Watermelon mosaic virus

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Watermelon mosaic virus (WMV)
Watermelon mosaic virus ringspots on watermelon.jpg
Ring spots on watermelon caused by Watermelon mosaic virus
Virus classification
Group IV ((+)ssRNA)
Watermelon mosaic virus

Watermelon mosaic virus (WMV) also known as Marrow mosaic virus (Raychaudhuri and Varma, 1975; Varma, 1988), Melon mosaic virus (Iwaki et al., 1984; Komuro, 1962), and until recently Watermelon mosaic virus type 2 (WMV-2),[1] is a plant pathogenic virus[2] that causes viral infection (sometimes referred to as watermelon Mosaic disease) in many different plants. First described on squash in Florida, WMV arose from a unique recombination of genetic material contributed by Soybean mosaic virus (SMV) and Bean common mosaic virus (BCMV) along with Peanut Stripe virus (PSV).[3]


According to Florida State's Department of Plant Pathology and Agronomy, watermelon mosaic virus is a potyvirus whose particles are 760 nm long flexous rods which has a single strand of RNA. This particular genome structure closely relates WMV to other crop viruses such as Zucchini yellow mosaic virus (ZYMV) and Papaya ringspot virus (PRSV). In its hosts, it induces cylindrical inclusions in the cytoplasm which damages the host's tissue. This virus is primarily transmitted non-persistently by many species of aphids and can take most members of the Cucurbitacea family and many leguminous species as hosts. The virus is more common in temperate regions as well as in the tropics though it has been reported in most countries where cucurbits are grown. Recently, WMV has been the cause of severe economic losses to crop yields of cucurbitaceous, leguminous, malvaceous and chenopodiaceous plants in temperate and Mediterranean regions.[4][5]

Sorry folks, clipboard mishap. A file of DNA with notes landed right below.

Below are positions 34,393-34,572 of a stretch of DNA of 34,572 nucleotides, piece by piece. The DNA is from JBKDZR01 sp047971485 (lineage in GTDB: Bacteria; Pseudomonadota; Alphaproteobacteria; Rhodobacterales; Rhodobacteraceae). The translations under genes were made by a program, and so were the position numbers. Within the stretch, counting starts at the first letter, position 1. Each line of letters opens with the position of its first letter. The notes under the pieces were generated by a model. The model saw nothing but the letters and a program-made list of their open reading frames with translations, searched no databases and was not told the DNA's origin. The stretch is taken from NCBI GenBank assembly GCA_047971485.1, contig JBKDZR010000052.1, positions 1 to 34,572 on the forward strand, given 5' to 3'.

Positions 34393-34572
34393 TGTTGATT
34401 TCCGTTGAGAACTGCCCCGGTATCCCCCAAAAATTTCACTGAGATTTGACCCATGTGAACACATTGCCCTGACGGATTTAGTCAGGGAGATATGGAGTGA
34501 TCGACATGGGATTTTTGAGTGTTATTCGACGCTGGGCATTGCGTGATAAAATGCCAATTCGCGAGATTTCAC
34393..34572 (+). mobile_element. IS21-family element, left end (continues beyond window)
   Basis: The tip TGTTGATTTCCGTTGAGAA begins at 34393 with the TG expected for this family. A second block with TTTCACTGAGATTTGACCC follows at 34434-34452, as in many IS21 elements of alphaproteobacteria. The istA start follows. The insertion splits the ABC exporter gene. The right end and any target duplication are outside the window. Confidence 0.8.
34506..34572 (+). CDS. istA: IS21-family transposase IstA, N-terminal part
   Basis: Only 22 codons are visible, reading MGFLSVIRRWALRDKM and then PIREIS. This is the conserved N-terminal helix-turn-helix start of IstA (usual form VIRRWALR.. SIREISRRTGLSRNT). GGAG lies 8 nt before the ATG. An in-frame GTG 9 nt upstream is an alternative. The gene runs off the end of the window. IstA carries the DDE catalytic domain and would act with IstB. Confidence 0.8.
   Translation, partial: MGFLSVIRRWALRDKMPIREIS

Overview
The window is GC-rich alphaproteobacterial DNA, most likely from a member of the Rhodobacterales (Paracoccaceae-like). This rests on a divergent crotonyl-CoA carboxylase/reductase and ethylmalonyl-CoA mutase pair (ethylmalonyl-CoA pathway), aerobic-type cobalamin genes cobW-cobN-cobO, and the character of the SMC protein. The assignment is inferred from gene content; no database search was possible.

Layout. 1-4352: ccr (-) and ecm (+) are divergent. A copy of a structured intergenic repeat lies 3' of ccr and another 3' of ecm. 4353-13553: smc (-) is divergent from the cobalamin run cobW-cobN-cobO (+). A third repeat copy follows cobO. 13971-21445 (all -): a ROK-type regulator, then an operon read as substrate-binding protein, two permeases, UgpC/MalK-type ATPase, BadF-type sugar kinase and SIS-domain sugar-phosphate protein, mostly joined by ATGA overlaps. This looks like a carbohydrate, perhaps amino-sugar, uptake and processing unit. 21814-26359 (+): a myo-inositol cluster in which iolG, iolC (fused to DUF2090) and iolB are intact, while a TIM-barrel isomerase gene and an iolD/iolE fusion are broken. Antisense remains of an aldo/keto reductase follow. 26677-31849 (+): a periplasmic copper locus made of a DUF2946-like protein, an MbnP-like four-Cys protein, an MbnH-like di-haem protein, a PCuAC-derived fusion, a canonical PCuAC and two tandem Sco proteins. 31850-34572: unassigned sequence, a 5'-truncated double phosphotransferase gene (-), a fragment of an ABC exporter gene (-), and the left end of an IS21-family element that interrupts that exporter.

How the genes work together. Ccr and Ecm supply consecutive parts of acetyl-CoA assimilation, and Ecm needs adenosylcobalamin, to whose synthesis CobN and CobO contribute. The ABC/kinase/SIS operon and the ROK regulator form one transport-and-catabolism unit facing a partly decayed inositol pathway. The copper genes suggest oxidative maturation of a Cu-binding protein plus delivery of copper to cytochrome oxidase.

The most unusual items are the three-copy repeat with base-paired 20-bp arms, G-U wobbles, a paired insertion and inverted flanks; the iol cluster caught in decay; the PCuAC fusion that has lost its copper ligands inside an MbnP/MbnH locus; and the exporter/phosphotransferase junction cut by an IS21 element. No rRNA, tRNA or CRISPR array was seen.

The virus itself is referred to as Watermelon Mosaic Virus II or WMV-2 and is an isolate of the U.S. WMV-2 is a ssRNA positive strand virus that is part of the Potyviridae or Potyvirus clade. Like all RNA viruses, it contains a protein capsid which protects the inner viral RNA.[6]

Host range and symptoms[edit]

Watermelon mosaic virus is best known for causing disease in most cucurbits and some legumes, though experimentally it has been shown to have a broader host range than almost all other potyviruses. This host range includes more than 170 different plant species from 27 different families.[3]

The symptoms of infection can vary depending on the species of the host, the cultivar, environmental factors and strains of the virus, but the main symptoms to look for are mottling and mosaic. For example, watermelon mosaic causes systemic mosaic and occasional leaf malformation in Cucurbita pepo a type of Squash while causing necrotic local lesions, systemic mottling, and necrosis when infecting Pisum sativum (Pea) or mosaic lesions and fruit distortion in Citrullus lanatus (Watermelon).[7] Some of the more common symptoms are chlorotic rings, leaf rugosity and green mosaic. Sometimes, the virus can be recognized by the intensity of symptoms caused in susceptible hosts.

Transmission and control[edit]